The movie is based on a novel by Laura Z. Hobson. When I read more about her, I realized that I wished I had had a chance to sit down and have a long long conversation with her. She was apparently a remarkable human. "Through her novels, she popularized issues of
anti-Semitism, unwed motherhood and gay rights. She succeeded as a
single mother and as a professional." 
I wonder whether she would have been able to see through the cultural veils and understand the justice and necessity of ethical veganism. I bet she would have in time.

Now, not long before I re-watched Gentleman's Agreement, I had re-watched Schindler's List. That's another movie that I re-see because it helps ground me. Then, this morning I went to Bea Elliot's excellent blog Once Upon A Vegan and found a post delineating the activity of a fellow named Nicholas Winton who helped save over 600 Jewish children from the Nazi holocaust by arranging transport to England for them. Bea was making the point that living as an ethical vegan is equivalent to being a conscientious objector to cruelty. Exactly so.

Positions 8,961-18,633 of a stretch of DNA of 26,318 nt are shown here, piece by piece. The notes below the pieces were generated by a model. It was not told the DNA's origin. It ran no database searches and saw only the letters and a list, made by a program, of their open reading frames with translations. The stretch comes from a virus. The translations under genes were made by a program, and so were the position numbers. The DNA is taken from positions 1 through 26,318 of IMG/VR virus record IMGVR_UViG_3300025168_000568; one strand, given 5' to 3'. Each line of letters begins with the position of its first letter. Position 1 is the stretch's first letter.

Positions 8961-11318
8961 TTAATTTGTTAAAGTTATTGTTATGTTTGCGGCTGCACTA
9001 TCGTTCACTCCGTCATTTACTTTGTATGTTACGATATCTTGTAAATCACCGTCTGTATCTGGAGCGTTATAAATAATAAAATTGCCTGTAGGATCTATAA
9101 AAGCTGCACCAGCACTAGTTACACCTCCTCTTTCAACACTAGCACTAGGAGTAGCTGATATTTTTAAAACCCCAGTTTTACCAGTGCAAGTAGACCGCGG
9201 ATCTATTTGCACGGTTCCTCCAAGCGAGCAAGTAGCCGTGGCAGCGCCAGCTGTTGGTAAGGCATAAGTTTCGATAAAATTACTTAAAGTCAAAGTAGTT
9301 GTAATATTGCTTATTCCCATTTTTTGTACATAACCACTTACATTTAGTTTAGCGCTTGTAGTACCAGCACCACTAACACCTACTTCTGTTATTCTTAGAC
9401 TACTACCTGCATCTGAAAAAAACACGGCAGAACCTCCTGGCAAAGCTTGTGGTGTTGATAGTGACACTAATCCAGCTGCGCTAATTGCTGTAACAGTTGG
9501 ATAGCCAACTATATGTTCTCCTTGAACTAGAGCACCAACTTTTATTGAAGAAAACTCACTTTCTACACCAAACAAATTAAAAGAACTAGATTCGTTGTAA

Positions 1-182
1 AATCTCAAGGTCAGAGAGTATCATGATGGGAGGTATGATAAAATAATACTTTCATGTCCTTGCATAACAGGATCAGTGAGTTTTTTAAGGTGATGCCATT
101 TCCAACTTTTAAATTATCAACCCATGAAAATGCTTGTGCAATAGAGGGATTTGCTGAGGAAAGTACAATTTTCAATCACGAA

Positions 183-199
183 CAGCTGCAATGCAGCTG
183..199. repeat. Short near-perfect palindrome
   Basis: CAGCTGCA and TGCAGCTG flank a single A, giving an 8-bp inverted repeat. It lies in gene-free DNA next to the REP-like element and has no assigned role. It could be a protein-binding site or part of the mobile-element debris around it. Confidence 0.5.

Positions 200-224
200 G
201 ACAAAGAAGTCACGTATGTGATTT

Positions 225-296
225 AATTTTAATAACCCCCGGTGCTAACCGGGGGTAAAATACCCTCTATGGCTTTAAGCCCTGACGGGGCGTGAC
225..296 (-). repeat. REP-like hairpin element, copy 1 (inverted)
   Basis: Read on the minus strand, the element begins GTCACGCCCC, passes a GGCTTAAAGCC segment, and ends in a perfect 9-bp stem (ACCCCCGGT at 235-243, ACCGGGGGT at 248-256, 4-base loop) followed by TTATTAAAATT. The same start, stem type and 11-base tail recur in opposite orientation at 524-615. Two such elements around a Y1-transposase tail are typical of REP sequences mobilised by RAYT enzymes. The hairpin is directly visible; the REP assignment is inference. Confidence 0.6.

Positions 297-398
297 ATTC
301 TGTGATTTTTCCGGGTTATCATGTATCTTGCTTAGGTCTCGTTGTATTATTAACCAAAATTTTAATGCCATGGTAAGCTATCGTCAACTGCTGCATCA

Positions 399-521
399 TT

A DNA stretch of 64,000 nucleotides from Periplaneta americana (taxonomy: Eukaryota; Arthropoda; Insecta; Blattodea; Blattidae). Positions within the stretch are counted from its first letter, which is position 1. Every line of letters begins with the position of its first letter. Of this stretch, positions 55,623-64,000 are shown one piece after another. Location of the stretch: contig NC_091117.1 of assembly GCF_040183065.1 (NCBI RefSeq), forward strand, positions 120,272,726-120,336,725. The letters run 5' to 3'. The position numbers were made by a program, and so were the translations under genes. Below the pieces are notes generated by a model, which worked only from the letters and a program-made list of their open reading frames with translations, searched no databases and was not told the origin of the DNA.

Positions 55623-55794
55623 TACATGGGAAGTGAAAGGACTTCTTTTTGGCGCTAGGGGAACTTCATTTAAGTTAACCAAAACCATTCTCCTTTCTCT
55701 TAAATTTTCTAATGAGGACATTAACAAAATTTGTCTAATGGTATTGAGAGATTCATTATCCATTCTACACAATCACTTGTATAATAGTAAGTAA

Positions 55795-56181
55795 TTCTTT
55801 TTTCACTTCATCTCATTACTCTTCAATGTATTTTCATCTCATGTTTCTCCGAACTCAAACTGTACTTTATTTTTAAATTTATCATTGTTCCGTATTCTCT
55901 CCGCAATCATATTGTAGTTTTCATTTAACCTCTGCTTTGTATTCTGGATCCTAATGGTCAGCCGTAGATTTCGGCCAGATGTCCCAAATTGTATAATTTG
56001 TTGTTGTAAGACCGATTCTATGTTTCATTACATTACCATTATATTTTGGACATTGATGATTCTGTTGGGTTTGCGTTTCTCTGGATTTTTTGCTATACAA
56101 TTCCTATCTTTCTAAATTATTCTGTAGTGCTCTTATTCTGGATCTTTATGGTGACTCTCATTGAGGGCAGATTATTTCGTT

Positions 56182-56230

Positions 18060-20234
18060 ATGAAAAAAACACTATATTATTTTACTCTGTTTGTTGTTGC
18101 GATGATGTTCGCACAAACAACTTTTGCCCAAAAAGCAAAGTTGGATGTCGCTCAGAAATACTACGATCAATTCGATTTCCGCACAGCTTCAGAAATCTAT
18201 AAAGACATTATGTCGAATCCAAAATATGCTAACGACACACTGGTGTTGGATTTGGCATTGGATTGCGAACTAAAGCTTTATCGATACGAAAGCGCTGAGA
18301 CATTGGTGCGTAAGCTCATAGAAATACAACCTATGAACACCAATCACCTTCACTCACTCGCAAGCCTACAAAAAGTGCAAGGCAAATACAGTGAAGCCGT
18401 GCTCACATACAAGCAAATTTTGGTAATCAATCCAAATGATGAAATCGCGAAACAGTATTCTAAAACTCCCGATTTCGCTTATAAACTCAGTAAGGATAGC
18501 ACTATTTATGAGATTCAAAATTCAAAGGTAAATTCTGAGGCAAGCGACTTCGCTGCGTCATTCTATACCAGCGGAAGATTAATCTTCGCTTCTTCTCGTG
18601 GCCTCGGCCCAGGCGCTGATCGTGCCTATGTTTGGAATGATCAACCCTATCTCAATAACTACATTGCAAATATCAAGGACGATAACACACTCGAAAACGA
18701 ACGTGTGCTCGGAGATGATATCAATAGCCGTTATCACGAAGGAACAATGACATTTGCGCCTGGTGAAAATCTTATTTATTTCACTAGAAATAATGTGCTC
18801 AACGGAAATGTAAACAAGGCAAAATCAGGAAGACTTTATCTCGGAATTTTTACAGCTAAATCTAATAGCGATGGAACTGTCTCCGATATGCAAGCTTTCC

She was writing about someone who not only lived as a conscientious objector to the war and to violence but who also went further and in addition to opting out of participation but also helped save hundreds of victims of human driven oppression and suffering and death. The same is true of Oscar Schindler...he did not participate in the violence and he also saved many human victims.

The struggle against speciesism is the same as the struggle against racism,  is the same as the struggle against anti-semitism, is the same as the struggle against sexism...and against each and every stance that renders one side "superior" and the other side "inferior". Against each stance that condones oppression and enslavement and violence against those adjudged to be "inferior". It is exactly the same struggle...only the characters involved may change from place to place and time to time. The victims and oppressors may change identities but the "dance" remains the same. And this struggle has plagued our species (and as a result we plague ourselves and all the other species) apparently forever. 

We seem to be so prone to fall into this horrid trap of oppressor/victim. It seems to be sadly seductive to us...since we do it again and again.